Saturday, April 29, 2006

Mexico takes a bold step

Mexico's Senate has sent President Vicente Fox a bill decriminalizing drug possession.

Police would no longer bother with possession of up to 25 milligrams of heroin, 5 grams of marijuana (about one-fifth of an ounce, or about four joints), or 0.5 grams of cocaine _ the equivalent of about 4 "lines," or half the standard street-sale quantity.

The law lays out allowable quantities for a large array of other drugs, including LSD, MDA, MDMA (ecstasy, about two pills' worth), and amphetamines.

However the bill stiffens penalties for trafficking and possession of drugs _ even small quantities _ by government employees or near schools, and maintains criminal penalties for drug sales.

While it's great that Mexico's legislators realize that no one deserves to be punished for what they put into their own body (without harming anyone else) and that it doesn't make sense to waste police resources doing so, it's unfortunate that they've advanced a measure that is only a half-step in the right direction. Choosing to leave drugs unregulated and on the black market will still leave lots of problems. Whenever a trafficker is busted, its nothing more than a job opening for someone else looking for a lucrative career.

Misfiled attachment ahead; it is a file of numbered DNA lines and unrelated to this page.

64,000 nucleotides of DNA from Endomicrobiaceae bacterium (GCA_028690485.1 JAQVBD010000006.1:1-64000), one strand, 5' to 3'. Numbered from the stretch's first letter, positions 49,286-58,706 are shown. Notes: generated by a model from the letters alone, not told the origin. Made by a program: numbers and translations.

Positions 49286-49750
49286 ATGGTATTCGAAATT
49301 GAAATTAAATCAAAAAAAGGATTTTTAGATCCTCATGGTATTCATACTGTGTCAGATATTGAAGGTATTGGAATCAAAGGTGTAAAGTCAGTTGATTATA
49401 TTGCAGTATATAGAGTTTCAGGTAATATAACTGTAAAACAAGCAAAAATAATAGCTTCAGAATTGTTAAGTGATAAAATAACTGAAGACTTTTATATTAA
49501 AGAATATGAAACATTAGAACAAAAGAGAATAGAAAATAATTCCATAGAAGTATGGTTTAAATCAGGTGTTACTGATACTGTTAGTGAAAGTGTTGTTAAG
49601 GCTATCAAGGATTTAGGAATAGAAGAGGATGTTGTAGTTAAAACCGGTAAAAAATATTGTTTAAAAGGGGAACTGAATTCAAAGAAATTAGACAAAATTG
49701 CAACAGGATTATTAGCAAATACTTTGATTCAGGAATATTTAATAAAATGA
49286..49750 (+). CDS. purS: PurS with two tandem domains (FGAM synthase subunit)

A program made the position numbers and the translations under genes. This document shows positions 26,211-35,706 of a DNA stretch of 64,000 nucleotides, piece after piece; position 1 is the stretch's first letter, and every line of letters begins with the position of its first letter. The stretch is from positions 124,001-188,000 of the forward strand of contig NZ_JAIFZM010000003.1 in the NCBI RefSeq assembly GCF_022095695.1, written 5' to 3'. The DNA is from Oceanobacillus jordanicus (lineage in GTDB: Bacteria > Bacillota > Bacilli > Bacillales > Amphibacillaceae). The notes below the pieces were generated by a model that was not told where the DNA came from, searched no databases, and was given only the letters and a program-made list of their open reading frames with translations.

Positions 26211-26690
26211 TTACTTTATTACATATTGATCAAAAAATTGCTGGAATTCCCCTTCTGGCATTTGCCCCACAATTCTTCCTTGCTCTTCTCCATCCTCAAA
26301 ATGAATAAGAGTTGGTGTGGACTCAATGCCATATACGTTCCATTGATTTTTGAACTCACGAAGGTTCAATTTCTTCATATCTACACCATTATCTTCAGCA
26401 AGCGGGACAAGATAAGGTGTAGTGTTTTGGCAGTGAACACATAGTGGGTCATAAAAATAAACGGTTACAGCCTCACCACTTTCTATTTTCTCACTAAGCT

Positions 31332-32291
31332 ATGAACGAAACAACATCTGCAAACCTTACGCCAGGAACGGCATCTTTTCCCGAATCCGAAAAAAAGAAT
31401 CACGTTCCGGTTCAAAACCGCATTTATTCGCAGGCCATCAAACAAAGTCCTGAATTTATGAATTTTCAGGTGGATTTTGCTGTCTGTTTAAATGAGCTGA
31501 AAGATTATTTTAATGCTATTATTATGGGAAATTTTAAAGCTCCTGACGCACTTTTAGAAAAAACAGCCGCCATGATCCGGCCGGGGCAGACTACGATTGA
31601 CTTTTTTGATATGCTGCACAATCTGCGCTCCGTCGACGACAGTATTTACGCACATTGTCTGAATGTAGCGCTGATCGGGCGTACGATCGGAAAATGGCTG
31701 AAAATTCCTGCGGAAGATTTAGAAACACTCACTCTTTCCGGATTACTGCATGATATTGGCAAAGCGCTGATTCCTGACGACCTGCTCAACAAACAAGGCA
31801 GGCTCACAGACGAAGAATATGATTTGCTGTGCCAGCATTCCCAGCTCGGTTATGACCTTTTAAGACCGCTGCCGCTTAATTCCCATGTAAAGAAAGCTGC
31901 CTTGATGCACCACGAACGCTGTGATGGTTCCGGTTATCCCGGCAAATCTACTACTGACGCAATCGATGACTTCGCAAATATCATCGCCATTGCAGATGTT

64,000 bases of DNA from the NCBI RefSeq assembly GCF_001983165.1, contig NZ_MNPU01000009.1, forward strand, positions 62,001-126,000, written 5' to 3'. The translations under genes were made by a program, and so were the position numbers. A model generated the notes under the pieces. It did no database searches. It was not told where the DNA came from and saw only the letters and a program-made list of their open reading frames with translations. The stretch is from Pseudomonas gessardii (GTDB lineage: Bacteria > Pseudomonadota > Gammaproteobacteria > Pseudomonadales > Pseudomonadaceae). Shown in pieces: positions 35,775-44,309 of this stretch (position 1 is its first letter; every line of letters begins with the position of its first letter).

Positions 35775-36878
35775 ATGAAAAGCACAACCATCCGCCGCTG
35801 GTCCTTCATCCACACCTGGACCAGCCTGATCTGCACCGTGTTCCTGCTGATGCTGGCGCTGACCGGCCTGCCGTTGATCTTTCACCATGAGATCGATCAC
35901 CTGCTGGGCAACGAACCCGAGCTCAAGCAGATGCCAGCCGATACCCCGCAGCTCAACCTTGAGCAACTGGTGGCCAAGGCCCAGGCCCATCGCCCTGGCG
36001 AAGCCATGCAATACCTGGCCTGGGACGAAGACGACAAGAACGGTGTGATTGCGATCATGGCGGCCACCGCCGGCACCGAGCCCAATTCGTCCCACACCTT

The bill has already been approved by both of Mexico's legislative bodies and is on its way to President Fox's desk, where it is expected to be signed.

1 comment:

Terry said...

I'm not sure if the new laws in Mexico are good or if they are really a crackdown in disguise.

They are increasing penalties for trafficking, declaring possession of anything more than a couple of joints to be an automatic trafficking charge, and giving local police the power to enforce these laws. (up until now only the federales enforced drug laws in Mexico)

Or at least that is what people are saying about the bill. Is this accurate?

If so it sounds like a crackdown to me.